A century or so before rebels in mohawks were roaming the shopping district along Melrose Avenue, the area was a vast open space blanketed with citrus groves—an idyllic setting for city folks to cruise the dirt path via horse and buggy in the 19th century.
Paved in 1909, the street was named after a Massachusetts town by a nostalgic ranch owner. After Paralta Studio set up shop a couple of blocks east of Vine Street in 1914, more studios followed, begetting production companies and restaurants. By 1926, Paramount settled on the Paralta site. But the studio commissaries were no match for Nickodell, which was nicknamed “Stage 35” by the movie talent who frequented it.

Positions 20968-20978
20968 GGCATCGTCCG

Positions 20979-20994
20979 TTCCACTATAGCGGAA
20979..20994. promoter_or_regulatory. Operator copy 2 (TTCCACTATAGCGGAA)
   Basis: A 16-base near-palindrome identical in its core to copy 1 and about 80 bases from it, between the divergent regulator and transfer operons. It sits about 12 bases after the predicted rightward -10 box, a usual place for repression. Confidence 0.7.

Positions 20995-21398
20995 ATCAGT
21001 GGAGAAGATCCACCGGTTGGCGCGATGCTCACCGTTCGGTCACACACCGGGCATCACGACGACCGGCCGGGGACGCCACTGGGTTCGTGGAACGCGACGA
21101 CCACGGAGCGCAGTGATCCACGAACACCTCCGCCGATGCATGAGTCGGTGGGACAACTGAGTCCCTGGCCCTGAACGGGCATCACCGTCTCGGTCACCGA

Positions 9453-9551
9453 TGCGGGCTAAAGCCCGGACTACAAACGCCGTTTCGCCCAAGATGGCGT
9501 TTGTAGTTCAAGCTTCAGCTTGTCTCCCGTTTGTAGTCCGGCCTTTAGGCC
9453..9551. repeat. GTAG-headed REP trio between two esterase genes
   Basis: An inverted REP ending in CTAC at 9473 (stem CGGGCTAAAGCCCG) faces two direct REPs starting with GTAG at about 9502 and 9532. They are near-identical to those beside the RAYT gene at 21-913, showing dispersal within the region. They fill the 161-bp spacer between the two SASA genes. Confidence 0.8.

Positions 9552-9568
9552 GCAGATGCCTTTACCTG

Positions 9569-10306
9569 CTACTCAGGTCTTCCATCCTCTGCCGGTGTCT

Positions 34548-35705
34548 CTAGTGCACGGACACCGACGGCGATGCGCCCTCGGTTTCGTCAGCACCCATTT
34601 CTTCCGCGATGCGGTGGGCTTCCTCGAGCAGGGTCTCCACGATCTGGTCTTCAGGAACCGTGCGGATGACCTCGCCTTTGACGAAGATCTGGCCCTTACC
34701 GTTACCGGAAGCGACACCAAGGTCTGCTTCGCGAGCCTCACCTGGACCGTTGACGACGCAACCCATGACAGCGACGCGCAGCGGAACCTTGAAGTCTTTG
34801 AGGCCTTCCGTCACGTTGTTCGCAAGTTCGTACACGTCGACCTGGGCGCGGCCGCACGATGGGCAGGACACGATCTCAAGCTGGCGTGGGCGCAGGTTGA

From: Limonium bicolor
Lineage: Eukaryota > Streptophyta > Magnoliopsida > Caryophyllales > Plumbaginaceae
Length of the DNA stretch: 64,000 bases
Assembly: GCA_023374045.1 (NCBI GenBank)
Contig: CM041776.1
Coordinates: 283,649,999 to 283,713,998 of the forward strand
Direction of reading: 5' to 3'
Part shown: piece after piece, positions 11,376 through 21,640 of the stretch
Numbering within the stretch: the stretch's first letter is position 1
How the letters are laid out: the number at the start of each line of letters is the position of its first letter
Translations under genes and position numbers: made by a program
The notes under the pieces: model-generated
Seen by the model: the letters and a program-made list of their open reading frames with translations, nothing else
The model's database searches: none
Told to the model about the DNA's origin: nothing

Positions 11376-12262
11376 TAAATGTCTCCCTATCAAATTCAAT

Stretching six miles between Lucile Avenue in Silver Lake and Santa Monica Boulevard in West Hollywood, the avenue has long been prized for its more westerly assets: Decorator’s Row , the original Fred Segal (launched in 1965), and the slew of boutiques, edgy and otherwise, that crowd the sidewalks.